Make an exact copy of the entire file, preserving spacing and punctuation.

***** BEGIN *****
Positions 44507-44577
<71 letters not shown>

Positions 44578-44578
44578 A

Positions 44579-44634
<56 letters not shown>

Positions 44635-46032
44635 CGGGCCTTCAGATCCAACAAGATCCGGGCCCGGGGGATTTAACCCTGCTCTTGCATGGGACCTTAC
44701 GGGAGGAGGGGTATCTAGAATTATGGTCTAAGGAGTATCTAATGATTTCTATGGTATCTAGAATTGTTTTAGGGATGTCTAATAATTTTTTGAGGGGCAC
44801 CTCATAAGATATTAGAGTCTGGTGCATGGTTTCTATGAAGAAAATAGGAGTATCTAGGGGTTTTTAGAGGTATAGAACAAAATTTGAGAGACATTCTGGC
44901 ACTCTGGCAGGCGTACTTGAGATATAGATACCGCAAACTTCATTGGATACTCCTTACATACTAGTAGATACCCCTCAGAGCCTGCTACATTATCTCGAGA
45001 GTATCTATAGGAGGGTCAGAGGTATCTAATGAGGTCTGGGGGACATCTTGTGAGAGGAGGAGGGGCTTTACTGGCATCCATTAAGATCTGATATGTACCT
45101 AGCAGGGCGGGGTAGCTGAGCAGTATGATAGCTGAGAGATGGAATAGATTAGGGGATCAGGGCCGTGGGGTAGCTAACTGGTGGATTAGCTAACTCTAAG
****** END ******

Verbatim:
Positions 44507-44577
<71 letters not shown>

Positions 44578-44578
44578 A

Positions 44579-44634
<56 letters not shown>

Positions 44635-46032
44635 CGGGCCTTCAGATCCAACAAGATCCGGGCCCGGGGGATTTAACCCTGCTCTTGCATGGGACCTTAC
44701 GGGAGGAGGGGTATCTAGAATTATGGTCTAAGGAGTATCTAATGATTTCTATGGTATCTAGAATTGTTTTAGGGATGTCTAATAATTTTTTGAGGGGCAC
44801 CTCATAAGATATTAGAGTCTGGTGCATGGTTTCTATGAAGAAAATAGGAGTATCTAGGGGTTTTTAGAGGTATAGAACAAAATTTGAGAGACATTCTGGC
44901 ACTCTGGCAGGCGTACTTGAGATATAGATACCGCAAACTTCATTGGATACTCCTTACATACTAGTAGATACCCCTCAGAGCCTGCTACATTATCTCGAGA
45001 GTATCTATAGGAGGGTCAGAGGTATCTAATGAGGTCTGGGGGACATCTTGTGAGAGGAGGAGGGGCTTTACTGGCATCCATTAAGATCTGATATGTACCT
45101 AGCAGGGCGGGGTAGCTGAGCAGTATGATAGCTGAGAGATGGAATAGATTAGGGGATCAGGGCCGTGGGGTAGCTAACTGGTGGATTAGCTAACTCTAAG